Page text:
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|Bernina:801 (Sewing Machine)|
|Viewed 1318 time(s)|| |
2 more reviews for this machine
Review rated Helpful
by 1 people Very Helpful
by 11 people
|Reviewed by:||Terri A|
|About Terri A |
|Member since: 1/16/08 |
|Reviews written: 98|
|Favored by: 67 people|
|sewing machines reviewed: 1|
|Posted on:||11/15/13 1:04 AM|
|Approx price paid:||$25|
|Had this machine for:||About two months give or take.|
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- Free Arm
- Adjustable Stitch Length and Width
- Adjustable Needle Position
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I have many sewing machines, both classic and modern and so far the 801, (not the 801 Sport, which is so similar I am told, that this review likely covers it as well!) is a favorite. (The Sport reportedly has a slightly different sized table as well.)
The projects I have sewn so far were delightful to sew with this machine.
I had fairly thick layers of bamboo heavy fleece and bamboo velour and it sewed them with ease and no sign of strain.
I found this at a thrift store with extension table, manual, original case and foot controller. The feet that came with it were actually for other sewing machines, but just the one original all purpose Bernina foot was on the machine. I bought a walking foot on eBay, an original Bernina buttonhole foot, and an adaptor for all the snap on type feet.
The machine works perfectly but the controller would run it too fast and needed a capacitor replaced, which I was able to do for $2 and now it works like a dream at any speed.
I love that the 801 is sleek, trim and uncomplicated.
Threading is a breeze and so is cleaning and oiling thanks to the handy little levers you press to pop open any metal body parts. No screwdrivers or prying necessary for the main areas that need to be accessed.
The manual is very clear with black and white photo illustrations and well written.
I know this is a lot of technical information, but a lot of times these vintage or classic machines are bought, as was mine, at a thrift store and have no info with them. When I get a machine I want to know everything - more than just a threading guide, so here goes:
Max zigzag width 4.5 mm
Stitch Position: far left - left of center - center - right of center - far right
Max forward stitch length 4mm
Max reverse stitch length 2mm
Presser foot lift 6,5 mm
Passage space 110x200mm (this is about the size and shape of the top of the free arm when the attachment table is removed)
Size of baseplate 355x182 mm (801, 802)
Shuttle system non-stick central bobbin shuttle.
Bobbin capacity 75m cotton yarn
Needle System 705B (takes needle sizes 60-100 for normal sewing)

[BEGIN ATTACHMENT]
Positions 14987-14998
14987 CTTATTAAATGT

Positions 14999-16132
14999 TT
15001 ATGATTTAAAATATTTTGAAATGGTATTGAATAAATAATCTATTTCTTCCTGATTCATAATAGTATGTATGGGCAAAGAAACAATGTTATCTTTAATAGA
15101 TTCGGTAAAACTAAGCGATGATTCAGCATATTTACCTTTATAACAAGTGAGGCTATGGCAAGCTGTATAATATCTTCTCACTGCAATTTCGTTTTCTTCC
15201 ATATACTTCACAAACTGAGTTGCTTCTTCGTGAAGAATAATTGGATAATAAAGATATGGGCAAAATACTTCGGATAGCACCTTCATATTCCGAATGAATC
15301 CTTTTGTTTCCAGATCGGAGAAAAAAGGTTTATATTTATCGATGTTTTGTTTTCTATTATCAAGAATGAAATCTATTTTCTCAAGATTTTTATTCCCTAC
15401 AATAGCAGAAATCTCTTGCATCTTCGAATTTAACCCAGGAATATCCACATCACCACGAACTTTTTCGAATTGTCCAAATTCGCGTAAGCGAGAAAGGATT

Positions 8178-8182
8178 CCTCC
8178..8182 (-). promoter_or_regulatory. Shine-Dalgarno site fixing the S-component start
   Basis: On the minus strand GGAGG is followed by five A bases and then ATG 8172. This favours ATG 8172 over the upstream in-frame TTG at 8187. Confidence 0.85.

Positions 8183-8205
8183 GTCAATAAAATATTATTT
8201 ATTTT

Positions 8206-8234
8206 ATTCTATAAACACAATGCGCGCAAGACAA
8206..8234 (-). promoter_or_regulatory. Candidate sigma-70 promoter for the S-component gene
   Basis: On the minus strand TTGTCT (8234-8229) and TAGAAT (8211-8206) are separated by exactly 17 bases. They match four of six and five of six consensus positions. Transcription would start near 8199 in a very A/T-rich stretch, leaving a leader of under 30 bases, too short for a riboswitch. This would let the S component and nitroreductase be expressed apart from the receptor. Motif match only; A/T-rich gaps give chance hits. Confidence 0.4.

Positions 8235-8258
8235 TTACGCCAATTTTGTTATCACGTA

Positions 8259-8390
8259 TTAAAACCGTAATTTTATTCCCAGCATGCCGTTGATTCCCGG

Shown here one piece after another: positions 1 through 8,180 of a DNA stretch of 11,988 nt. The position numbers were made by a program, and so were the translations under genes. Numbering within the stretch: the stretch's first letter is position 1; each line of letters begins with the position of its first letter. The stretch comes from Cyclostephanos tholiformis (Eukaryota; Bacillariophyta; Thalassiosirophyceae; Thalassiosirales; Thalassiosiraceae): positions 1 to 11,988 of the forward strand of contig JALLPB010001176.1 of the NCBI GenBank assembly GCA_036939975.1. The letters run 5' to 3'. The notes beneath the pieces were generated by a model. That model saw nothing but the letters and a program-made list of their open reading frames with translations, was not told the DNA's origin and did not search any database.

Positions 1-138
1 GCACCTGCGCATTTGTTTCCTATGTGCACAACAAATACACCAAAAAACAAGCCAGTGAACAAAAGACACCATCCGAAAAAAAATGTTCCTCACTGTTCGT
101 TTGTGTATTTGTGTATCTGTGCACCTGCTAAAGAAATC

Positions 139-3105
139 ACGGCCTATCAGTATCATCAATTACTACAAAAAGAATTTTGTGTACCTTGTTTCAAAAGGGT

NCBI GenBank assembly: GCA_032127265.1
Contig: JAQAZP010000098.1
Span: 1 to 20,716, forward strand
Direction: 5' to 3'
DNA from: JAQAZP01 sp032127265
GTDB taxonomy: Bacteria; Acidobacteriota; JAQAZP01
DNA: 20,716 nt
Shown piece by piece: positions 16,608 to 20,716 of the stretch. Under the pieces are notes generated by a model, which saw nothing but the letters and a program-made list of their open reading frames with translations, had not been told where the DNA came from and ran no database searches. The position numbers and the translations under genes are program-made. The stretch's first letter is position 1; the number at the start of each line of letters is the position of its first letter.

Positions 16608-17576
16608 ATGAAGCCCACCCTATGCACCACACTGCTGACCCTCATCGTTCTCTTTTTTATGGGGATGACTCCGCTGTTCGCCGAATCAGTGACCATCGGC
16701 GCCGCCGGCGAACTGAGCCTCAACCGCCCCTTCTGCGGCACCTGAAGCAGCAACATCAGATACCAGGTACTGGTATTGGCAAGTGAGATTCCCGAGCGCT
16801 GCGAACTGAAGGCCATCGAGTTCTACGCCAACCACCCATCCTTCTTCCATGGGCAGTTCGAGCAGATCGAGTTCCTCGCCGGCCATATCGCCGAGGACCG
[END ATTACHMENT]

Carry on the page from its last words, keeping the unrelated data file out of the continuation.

A quoted explanation from Bill Holman here shows that you can use "modern" (elongated scarf) 705H needles just fine.
Thread Tension incorporated in frame cover.
Motor 90 watts 1A
Sewing Lamp (built in) 15 watts
Number of stitches approx 1100 stitches/min
Weight of machine 8.1 kg (just under 18 lbs)
Built in plain and utility stitching
Drop feed control
0 Straight stitch
1 Zigzag stitch
2 Blind stitch
3 Running Stitch
4 Universal Stitch
5 Stretch Stitch
7 Scallop Stitch
The buttonhole is a five step
Step one: left side
Step two: lower bartack
Step three: right side
Step four: upper bartack
Step five: makes a few securing stitches to lock them in place at the upper left side.
For Reverse Sewing, move the stitch length lever upwards (where there are no numbers). The lever is spring loaded. When you release the lever back down, the machine resumes normal sewing.
You need a small screwdriver, preferably the inexpensive Bernina original, still available in stores. It has a magnet on one end and is used to change the needle.
A note on old style presser feet. You need to find the old ones, usually listed on eBay as Old Style, or ones with no cut out notch at the back of the top of the foot. It is rounded at the back. The new current ones will not fit.
I highly recommend you buy an original vintage walking foot because they fit perfectly and do not bind anywhere in operation.
There HAS to be a cutout on the left side of the walking foot, as it faces you, for the presser foot clamping lever to rest in. If it doesn't have this it will not work.
It is personal preference, but the original vintage, super sturdy feet seem to be more stable in use than the adaptor with snap on feet.
Examples of a few presser feet (the original numbers) that came with or were available for the 801.
Buttonhole corded 033
Wool Darning Foot 272
Button Presser foot 152
Tailor tacking 419
Shell Hemmer 168
Lap Hemmer 174
Monogramming or embroidery frame
Love and adore this machine! Can't say enough...
As a side note, it does have a couple of nylon gears (preferable in some applications believe it or not) and the rest are metal.
It is an 801 Matic Electronic, because the foot controller had an early attempt at electronics in it. The machine itself is mechanical and not electronic in any way.
Replace the capacitor if you get a vintage foot or have your tech do it. There is more info on this on the BerninaThirtySomethings Yahoo group, although a PR member actually helped me out before I joined their group. I love the wide spacious controller. My whole foot seems to rest comfortably on it, which is great when you are sewing for hours. No clutch ankle happening...
No pressure adjustment.
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